History of the Heart

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Before 1900, very few people died of heart disease. Since then, heart disease has become the number one killer in the United States. The age of technology has made life easier and made people more prone to heart disease. Before the Industrial Revolution, most people made their living through some sort of manual labor. Walking was the major means of transportation. Laundry was scrubbed and wrung by hand. Stairs were climbed, carpets were beat, and butter was churned.

With the arrival of automation, life became less strenuous. Most manual labor was either replaced or assisted by machinery. Automobiles, washing machines, elevators, and vacuum cleaners became commonplace. Modern conveniences made physical activity unnecessary.

Along with the change in lifestyle came a change in diet. Machines were built to homogenize milk, process cheese, churn butter, and make ice cream. Previously, such high-fat treats had to be made by hand. Fried foods, like potato chips, hamburgers, and french fries, became staples in many diets.

The combination of a sedentary lifestyle and a rich diet led to an increase in clogged blood vessels, heart attacks, and strokes. Heart disease became commonplace. The rate of heart disease increased so sharply between the 1940 and 1967 that the World Health Organization called it the world's most serious epidemic.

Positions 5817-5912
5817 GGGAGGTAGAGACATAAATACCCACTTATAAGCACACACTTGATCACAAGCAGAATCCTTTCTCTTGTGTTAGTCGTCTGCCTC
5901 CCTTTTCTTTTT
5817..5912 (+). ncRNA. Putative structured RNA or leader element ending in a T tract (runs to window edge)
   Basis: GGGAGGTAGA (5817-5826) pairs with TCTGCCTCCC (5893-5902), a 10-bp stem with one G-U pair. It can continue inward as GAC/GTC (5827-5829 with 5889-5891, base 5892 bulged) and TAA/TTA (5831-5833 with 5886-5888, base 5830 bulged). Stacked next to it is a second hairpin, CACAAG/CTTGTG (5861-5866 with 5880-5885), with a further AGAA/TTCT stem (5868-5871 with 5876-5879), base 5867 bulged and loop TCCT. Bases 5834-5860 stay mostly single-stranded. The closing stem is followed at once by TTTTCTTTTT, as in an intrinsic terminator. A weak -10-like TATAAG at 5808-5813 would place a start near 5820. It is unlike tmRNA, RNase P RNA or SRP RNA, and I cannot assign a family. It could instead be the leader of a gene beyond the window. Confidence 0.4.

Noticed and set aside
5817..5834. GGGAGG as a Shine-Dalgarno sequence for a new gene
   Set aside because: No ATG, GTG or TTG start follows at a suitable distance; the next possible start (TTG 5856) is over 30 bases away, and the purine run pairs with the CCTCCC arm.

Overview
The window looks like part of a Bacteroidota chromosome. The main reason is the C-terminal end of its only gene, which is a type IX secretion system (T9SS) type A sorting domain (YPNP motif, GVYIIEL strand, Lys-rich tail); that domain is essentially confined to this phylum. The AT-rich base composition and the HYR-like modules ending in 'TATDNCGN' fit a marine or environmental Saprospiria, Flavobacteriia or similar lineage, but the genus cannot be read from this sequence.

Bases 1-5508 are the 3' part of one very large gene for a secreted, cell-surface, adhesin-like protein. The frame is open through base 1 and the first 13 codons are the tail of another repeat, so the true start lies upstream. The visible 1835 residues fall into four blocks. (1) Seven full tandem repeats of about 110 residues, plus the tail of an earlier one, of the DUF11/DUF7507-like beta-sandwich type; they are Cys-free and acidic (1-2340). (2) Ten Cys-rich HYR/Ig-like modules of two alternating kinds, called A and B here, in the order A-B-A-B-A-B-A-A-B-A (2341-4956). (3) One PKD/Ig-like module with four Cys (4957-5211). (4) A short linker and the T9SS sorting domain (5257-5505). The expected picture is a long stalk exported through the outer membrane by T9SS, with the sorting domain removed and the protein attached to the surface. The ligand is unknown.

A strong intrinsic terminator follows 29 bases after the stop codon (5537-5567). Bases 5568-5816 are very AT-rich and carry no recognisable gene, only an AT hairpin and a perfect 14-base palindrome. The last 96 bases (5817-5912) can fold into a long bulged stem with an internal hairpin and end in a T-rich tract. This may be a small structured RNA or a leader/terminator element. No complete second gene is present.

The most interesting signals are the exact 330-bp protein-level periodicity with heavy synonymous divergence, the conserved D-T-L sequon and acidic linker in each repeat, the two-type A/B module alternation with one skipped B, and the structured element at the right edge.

Medical science immediately went to work studying the disease and searching out its causes and cures. In 1948, a thirty-year study began in Framingham, Massachusetts. Known as the Framingham Study, the investigation involved 5127 people aged 30 to 62 who showed no signs of heart disease. Every two years, the participants underwent a complete physical examination. The Study lasted thirty years and provided priceless profile information for predicting heart disease.

Today, the causes of heart disease are known. To a certain extent, so are the cures. The field of cardiology has grown tremendously to meet the demands of the disease. Through the years, tools and techniques for treating heart disease have also evolved to meet the increased need. Many of the milestones in cardiology once seemed unreachable. Who knows what the future may hold?

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